Back to the tour.
There were too many amazing things to take in. What I do recall most were the large personal paintings Frank had done for his wife Ellie. One was a nearly life-size oil of a proud African Masai warrior. This was rare not only for its size but composition and coloring. The figure was static, with no hint of battle, tension or anger seen in other (rare) standing works. The background was mostly sunny with bright colors throughout–though still very realistic. Like all of Frazetta’s work, I still felt immediately transported to the scene, even though this one was serene. I could almost feel the breeze blowing thru the tall grass.
The other was of a nude woman on a horse riding by a shoreline. All at once, my eyes met the dynamic running horse, the woman’s callipygian posterior, the thunderous sky and the gorgeous lighting in and around the waves.
What made it even cooler was when the amazing Ellie Frazetta walked in to say hello.
You could tell she was very proud to say she was “Mrs. Frazetta” and I can’t blame her. She was so nice and cordial, answering questions and regaling us with stories about her and Frank’s early years together and his career. We, of course, were so overwhelmed with the surroundings we were lucky we could cobble together enough syllables to make complete sentences. When she found out I was a paisan, she told us how much she admired the Italian people and why she married one. Yet she was very candid, also revealing that they were starving in the early years, especially when Frank couldn’t find steady work after leaving Al Capp (see Part 1).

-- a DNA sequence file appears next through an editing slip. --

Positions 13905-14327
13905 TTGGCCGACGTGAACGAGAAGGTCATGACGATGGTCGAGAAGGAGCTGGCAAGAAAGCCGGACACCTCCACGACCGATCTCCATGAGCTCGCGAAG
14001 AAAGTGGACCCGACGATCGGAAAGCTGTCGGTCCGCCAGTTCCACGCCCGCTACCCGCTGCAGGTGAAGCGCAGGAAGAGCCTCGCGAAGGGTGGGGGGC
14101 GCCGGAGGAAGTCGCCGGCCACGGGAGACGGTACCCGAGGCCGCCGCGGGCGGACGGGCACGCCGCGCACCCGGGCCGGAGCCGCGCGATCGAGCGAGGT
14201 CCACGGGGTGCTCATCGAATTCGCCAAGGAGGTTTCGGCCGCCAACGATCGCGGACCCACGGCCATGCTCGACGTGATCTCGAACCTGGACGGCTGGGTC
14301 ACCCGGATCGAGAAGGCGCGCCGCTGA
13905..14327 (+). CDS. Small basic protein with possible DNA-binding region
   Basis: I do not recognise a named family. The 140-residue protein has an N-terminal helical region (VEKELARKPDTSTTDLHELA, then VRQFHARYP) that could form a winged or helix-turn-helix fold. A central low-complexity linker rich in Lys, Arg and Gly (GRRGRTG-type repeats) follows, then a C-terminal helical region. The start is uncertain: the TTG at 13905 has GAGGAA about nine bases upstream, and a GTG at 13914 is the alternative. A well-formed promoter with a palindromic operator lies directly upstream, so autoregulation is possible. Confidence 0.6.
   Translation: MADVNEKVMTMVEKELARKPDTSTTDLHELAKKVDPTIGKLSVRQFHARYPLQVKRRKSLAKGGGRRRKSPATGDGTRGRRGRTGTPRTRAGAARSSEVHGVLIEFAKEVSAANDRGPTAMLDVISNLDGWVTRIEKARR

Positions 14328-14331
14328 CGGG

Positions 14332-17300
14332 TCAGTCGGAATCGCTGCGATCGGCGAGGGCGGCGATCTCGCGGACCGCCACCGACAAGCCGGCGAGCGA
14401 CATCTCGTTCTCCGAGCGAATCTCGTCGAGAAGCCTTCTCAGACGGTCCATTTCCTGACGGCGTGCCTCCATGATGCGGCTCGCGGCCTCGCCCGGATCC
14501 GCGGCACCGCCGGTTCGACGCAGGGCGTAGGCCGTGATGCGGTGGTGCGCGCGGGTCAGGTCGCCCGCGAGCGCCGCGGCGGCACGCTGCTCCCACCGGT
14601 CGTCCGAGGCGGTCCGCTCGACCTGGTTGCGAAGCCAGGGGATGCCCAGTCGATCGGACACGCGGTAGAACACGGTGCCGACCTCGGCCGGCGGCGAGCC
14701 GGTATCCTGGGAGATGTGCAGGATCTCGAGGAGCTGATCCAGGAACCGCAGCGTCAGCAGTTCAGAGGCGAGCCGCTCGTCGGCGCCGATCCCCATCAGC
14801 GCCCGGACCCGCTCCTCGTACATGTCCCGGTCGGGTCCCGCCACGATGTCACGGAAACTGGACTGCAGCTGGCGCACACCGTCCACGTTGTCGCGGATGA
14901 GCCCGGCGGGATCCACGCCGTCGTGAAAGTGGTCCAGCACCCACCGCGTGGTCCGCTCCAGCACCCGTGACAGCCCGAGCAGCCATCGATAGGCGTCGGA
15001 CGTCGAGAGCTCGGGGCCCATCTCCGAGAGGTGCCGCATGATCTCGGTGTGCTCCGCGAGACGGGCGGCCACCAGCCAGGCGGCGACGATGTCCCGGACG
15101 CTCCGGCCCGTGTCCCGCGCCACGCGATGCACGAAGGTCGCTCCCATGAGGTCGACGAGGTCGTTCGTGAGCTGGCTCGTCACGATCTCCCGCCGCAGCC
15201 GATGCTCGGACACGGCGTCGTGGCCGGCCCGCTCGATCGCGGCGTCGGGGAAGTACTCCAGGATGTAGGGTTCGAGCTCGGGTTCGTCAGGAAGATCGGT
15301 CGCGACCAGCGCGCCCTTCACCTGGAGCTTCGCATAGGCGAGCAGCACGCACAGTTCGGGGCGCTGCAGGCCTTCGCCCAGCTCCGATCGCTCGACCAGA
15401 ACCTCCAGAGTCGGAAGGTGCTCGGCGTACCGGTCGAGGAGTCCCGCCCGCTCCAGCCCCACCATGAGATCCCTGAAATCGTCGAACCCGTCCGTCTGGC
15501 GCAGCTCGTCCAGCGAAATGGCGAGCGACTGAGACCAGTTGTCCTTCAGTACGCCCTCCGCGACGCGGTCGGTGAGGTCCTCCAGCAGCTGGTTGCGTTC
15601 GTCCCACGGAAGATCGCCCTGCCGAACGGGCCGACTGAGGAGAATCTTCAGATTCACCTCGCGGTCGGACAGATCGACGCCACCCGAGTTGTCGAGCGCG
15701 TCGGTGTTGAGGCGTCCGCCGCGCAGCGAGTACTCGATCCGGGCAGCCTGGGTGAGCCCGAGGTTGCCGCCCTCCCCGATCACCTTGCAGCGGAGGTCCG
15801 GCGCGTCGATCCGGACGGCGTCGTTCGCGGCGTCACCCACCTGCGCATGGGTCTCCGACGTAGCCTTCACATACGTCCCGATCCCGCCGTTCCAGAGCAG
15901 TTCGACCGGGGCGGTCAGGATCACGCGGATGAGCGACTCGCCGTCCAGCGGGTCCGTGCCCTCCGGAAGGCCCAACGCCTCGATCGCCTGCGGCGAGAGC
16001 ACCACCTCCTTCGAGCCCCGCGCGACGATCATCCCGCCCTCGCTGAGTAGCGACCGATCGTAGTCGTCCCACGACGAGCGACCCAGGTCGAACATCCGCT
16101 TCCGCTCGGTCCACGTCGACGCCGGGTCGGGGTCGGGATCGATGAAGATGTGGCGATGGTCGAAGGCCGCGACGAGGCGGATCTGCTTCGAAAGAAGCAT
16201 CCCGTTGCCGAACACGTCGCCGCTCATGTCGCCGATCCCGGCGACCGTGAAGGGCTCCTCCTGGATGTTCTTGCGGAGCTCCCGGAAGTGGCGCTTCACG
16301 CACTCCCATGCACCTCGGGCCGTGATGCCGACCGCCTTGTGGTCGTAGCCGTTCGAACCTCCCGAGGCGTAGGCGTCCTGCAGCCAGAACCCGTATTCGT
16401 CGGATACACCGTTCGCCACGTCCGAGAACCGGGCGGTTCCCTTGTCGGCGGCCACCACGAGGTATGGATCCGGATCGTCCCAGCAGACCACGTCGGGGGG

She told us how she hunted down all the originals that Frank had generously given away or sold and boldly asked for them back. And later, of beginning the poster business, working out of her laundry room and expanding to other parts of the house once it grew. Ellie was an enigma of financial and business savvy coupled with girlish charm and attractiveness. She was without a doubt the great woman “behind” the great man, even though she was always looking forward.
We sadly learned that Frank had been sick for nearly a year. This was when his thyroid had started giving him issues (again, see Part 1) and he’d lost a lot of weight. (At one point he went from his aesthetic 180 pounds to 128.) The poor guy had been bounced from doctor to doctor and no one seemed to know what to do. So she apologized he wasn’t there. We understood, just happy to take in all the fantasy masterpieces around us. But when she found out we were both artists, she asked if we’d brought our work. We told her it was in the car. She asked us to bring it in and excused herself. We began wondering…would she look at it and make copies to show Frank later?
Turns out it was better than that…
(Concludes in Part 3B.)
[Mike Pascale (Twitter: @MikePascale) is a freelance storyboardist, artist, writer, comic book/strip creator, graphic designer and award-winning former ad agency copywriter/senior art director. He’s the creative farce [sic] behind BRU-HED, NASTI: MONSTER HUNTER, the GAME BUZZ weekly online strip and more. Read his weekly blog (and order a commission) right here at WednesdaysHeroes.com.]